Finally, in our sample, 3% claimed to view and send SEMI for 11 or more hours per week. This fits with previous studies that found low proportions of people reporting substantial time engaging in OSA. For instance, Cooper, Delmonico, and Burg (2000) report that sexual compulsives are characterized by spending 11 or more hours per week engaging in OSA and that this group constituted 8% of their American Internet portal sample. Boies (2002) reports that 5.9% of his Canadian psychology student sample reported viewing sexually explicit material daily (p. 82).

CONCLUSION

Cooper and his associates claim the Internet's "Triple-A Engine" is "turbocharging" a sexual revolution, but leave open what form the sexual revolution will take. This claim has proved influential as it rests on plausible contentions about how the "Triple-A Engine's" technological variables of access, affordability and anonymity are generating change in people's OSA. If these contentions are correct, then people who vary on these uses of technology dimensions should vary in their sexual patterns, particularly online. We have tested empirically whether variations in two of the three Triple-A factors impact the amount of time students at an English Canadian university spent expressing themselves sexually online. Access measured by skill level and anonymity measured objectively and subjectively made no difference in the time spent on SEMI.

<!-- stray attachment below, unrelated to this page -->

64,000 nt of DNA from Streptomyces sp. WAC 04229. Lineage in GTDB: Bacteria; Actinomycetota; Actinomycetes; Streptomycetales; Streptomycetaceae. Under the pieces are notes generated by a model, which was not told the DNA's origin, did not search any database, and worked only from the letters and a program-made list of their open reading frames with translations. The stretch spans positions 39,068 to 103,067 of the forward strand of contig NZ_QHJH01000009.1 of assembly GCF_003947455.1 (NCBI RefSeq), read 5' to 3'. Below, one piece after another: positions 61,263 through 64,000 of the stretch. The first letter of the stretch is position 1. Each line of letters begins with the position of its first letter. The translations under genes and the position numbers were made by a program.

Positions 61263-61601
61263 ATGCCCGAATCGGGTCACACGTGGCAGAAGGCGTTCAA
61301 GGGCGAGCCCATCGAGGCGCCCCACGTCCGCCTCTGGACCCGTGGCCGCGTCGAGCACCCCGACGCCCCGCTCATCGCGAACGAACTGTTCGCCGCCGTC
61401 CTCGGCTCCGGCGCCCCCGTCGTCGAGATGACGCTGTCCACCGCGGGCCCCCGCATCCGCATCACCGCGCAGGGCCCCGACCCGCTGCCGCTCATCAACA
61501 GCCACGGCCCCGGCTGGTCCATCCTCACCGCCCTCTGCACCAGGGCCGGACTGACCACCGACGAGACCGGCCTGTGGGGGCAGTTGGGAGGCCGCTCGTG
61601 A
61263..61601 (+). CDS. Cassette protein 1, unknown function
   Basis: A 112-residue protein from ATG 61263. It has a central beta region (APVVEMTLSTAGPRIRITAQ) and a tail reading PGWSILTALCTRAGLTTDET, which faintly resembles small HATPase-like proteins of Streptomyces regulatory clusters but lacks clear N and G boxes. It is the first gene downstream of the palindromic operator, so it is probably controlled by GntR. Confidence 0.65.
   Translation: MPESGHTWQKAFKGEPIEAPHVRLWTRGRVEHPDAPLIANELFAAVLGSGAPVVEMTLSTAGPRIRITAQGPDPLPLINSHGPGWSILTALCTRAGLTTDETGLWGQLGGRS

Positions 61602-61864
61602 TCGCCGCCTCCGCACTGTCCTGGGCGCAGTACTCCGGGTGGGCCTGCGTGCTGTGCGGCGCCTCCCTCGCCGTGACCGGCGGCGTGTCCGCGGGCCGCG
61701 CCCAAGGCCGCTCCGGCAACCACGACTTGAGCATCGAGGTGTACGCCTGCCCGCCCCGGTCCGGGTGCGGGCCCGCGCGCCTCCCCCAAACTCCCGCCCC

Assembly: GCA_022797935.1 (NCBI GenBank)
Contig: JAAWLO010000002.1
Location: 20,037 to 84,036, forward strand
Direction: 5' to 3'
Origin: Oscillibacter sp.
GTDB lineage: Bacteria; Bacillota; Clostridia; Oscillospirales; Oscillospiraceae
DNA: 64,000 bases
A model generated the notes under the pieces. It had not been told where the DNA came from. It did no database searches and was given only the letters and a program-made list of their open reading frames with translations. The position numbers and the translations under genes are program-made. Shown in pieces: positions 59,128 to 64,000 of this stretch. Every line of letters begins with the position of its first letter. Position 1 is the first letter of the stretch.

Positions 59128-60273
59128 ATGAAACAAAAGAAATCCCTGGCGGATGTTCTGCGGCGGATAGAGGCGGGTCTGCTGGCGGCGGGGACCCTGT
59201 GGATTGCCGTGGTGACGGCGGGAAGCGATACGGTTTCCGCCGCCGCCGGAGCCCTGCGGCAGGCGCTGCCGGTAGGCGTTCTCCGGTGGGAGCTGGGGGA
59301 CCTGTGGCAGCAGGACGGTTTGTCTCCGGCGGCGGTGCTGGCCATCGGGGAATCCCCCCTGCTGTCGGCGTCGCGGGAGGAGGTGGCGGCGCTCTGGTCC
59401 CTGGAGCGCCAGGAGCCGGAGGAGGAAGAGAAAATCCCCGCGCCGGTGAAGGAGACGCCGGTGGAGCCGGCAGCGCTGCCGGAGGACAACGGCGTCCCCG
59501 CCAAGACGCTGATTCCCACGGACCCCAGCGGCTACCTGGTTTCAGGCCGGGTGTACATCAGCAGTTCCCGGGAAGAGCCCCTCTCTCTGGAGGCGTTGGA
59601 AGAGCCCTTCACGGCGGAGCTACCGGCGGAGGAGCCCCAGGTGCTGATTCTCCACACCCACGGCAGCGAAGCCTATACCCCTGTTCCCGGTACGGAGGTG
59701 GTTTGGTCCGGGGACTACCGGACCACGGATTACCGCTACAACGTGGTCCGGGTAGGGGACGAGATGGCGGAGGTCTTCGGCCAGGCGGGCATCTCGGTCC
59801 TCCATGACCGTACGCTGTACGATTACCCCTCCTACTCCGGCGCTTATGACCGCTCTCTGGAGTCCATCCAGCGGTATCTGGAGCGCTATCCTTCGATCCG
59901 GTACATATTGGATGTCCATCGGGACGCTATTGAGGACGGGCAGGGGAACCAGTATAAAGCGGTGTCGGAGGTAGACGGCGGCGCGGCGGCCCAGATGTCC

One technological factor, time spent online per week, affected SEMI. The most plausible account is that regularly spending time online generates comfort with the medium which makes people feel that expressing themselves sexually is more natural. In addition, the more time people spent on the Internet, the more likely they were to seek out SEMI as a distraction from their other activities. This impact was substantial as it was greater than the impact of non-Internet pornography, though less than that of gender. Our study found the non-technological variables of gender and non-Internet pornography consumption had a substantially greater impact on SEMI than all but one of the technological ones. This, combined with the technological variable working probably through distraction, suggests that contemporary society's pattern of sexuality, not its Internet technology will be the dominant determinant of our future sexual patterns.

Our results continue a trend apparent in the work of Cooper and associates. As they move from theoretical speculation based on limited data to research based on wide cross sections of the population, the claims have become more restrained. For instance in Cooper, Mgnsson, Daneback, Tikkanen, and Ross's (2003) study of Swedish users of a major Internet portal, we find a language shift. Instead of assertions of a sexual revolution we find the more cautious claim that the Internet is a "powerful medium for OSA" (p. 277). In a book edited by Cooper (2002), the chapter on women and Internet sexuality by Doring and Lieblum concludes by saying that the Internet "may have far reaching consequences" (p. 43). However, their discussion of women's online OSA's is grounded in careful observation. Women's OSA is described as using the Internet largely to search for sexual health information and to send sporadic erotic emails to lovers. This pattern they note "would be unlikely to endanger or enrich the sexuality of the user. At the collective-societal level, revolutionary radical changes for women would not be expected" (p. 24).

Our study suggests that the "Triple-A Engine" is not producing sexual change and thus is not powering a sexual revolution. We have tested the impact of technology on people expressing themselves sexually on the Internet, the primary component, at least by time, of most people's OSA, and a central concern of Cooper and his associates. Such activity is only one possible impact of Internet technology on sexuality.